A fledgling security systems manufacturer owned by Hawthorne-based OSI Systems Inc. could hit the jackpot if the Federal Aviation Administration approves its body scanner product for widespread use in airports.
Rapiscan Security Products Inc. has sold five of the scanners to the FAA, which is testing their effectiveness. Should the agency greenlight acquisition of the refrigerator-sized scanners for use in airports nationwide, it could mean contracts worth tens of millions of dollars for OSI.
The scanner is touted by its maker as the most effective way to identify metal, glass, plastic and ceramic weapons, plastic explosives, and vials or ampules filled with chemical or biological substances.
Rapiscan also is targeting the device as a way of identifying contraband in prisons, schools, embassies and border crossings, as well as smuggled gold and diamonds by mine workers.
A team of engineers and technicians is testing the product at the FAA's Atlantic City, N.J. research and development facility. Although no time line has been set, agency officials said testing could take weeks or months, after which the scanner will undergo operational testing at unspecified airports.
"We need to develop procedures for it to be used," said Rebecca Trexler, an FAA spokeswoman. "And of course there are privacy concerns."
The scanners, which penetrate hair and clothes to detect objects underneath, also outline the human figure in remarkable detail imaging that is causing a stir from civil libertarians.Intimate portrait
"It's an extremely intrusive technology and should only be used when there is good cause to suspect that a person is a security risk," said Jay Stanley, privacy coordinator at the American Civil Liberties Union. "This should not be used on all passengers. Passengers do expect privacy underneath their clothing. I don't think that they expect to have to undergo a strip search to get on a domestic flight even if it is a virtual strip search."
Peter Williamson, Rapiscan's vice president, said "it's irresponsible not to use the technology. I believe the right of privacy is important. But I also believe that people have the right to get on a plane and know they are going to get off in one piece."
The technology, which also is being developed by American Science and Engineering Inc. of Billerica, Mass., has received good reviews from the U.S. Customs Service, which has spent $2 million on 17 body scanners from the two manufacturers for use at international airports and land-border ports.
"It's very, very effective in detecting objects hidden underneath a person's clothing or hair," said James Michie, a public affairs officer for the Customs Service. "We're pleased with the results of these machines."
Last summer, a scanner detected 200,000 ecstasy tablets valued at $5 million taped to the body of a passenger who flew from France to Miami. Tubes of cocaine were recently discovered in the wig of a passenger who traveled from Jamaica to Miami.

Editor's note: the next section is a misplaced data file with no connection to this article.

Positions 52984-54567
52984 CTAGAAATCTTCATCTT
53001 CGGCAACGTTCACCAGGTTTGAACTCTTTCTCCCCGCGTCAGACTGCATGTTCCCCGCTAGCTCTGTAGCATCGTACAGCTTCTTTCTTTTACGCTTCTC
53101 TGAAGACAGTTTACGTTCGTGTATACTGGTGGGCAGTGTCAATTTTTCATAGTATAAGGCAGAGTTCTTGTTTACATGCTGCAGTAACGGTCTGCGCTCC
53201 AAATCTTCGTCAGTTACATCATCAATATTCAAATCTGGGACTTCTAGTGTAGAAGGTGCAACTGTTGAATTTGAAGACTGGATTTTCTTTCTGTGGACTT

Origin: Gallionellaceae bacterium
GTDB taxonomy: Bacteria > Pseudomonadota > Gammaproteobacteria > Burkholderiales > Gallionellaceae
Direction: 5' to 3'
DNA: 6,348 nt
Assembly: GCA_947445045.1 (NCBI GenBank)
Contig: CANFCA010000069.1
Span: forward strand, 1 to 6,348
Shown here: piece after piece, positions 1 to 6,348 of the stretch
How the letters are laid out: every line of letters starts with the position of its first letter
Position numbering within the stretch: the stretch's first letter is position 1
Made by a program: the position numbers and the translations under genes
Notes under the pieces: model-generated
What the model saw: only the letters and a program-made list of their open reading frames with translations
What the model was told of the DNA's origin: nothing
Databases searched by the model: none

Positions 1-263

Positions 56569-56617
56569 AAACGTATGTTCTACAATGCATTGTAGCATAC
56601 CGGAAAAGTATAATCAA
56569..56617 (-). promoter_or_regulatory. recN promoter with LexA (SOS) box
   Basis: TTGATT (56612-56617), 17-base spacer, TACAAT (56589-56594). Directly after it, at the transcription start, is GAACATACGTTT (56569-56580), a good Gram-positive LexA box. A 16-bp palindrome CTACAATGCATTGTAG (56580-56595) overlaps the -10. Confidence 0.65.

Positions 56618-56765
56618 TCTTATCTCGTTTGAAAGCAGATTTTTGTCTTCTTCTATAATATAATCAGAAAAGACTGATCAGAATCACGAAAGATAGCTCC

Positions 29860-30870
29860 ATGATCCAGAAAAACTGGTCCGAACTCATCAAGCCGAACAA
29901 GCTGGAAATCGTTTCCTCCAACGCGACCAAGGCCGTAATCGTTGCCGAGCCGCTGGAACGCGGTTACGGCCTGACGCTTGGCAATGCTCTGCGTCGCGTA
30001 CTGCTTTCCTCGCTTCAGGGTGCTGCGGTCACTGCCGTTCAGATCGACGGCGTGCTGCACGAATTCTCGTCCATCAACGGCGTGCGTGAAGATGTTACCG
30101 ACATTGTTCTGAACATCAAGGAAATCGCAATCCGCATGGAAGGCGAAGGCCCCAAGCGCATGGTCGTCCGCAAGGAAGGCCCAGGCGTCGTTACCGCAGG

The question is whether domestic fliers, who are used to less stringent security measures than international travelers, will tolerate such invasive exposure.
Should the scanners be purchased in mass, security officials viewing the computer monitors would likely be located in a separate room, or at least away from the gate entrance, FAA officials said. That way, they could not see the faces of the passengers being scanned and the body images could not be seen by the viewing public in line.
Williamson also is recommending that the FAA offer fliers a choice between the scanner or being frisked the method now used for international passengers who come under suspicion by Customs officials. The agency mandates that scanning be performed in a private room by an operator of the same sex as the passenger, who must also sign a consent form before being scanned. Images that do not show contraband are destroyed immediately.
Of the 6,805 international passengers who were offered the choice between March 1999 and Sept. 19, 2001, only 784 opted to be scanned as opposed to a pat down, Customs records show.
But for Williams, the decision would be an easy one.
"Personally, if I have the choice between a 45-second groping of my body by a person that I do not know versus a 10- to 12-second non-intrusive scan, I will elect the scan every time," he said.
Rapiscan acquired its technology and patent for its scanner in 1998 from now defunct San Diego-based Nicolet Imaging Systems Inc. for an undisclosed sum.Extension of technology
The $115,000 device is about the size of a side-by-side refrigerator and freezer, standing 6 1/2 feet high and weighing 200 pounds.
Contraband can be detected in passengers standing adjacent to the scanner, which emits "back-scatter" X-rays that bounce off individuals and any dense objects in their possession, sending the impressions back through an electronic imaging component that creates the image on a computer monitor.
The technology is an extension of OSI's core business. The company, which employs 900 people worldwide, including 400 locally, began in 1987 as a Torrance-based optoelectronic components manufacturer. Its focus was on light-sensing silicon photodiode chips used in X-ray medical diagnostic machines. The company moved to Hawthorne two years later.
Manufacturing X-ray machines and metal detectors for airports, prisons, courthouses and other municipal buildings began in 1992 when OSI Systems acquired United Kingdom-based Rapiscan. That unit has 250 employs, including 75 locally.
The company reported net income of $410,000 for the first quarter ended Sept. 30, up from a net loss of $505,000 in the like year-earlier period. Company officials attributed the losses to expenses from patent litigation not related to the Rapiscan unit and a slowdown in sales of optoelectronics business.
First-quarter revenues were $26.5 million, a marginal increase from the $24.9 million in the same period last year.
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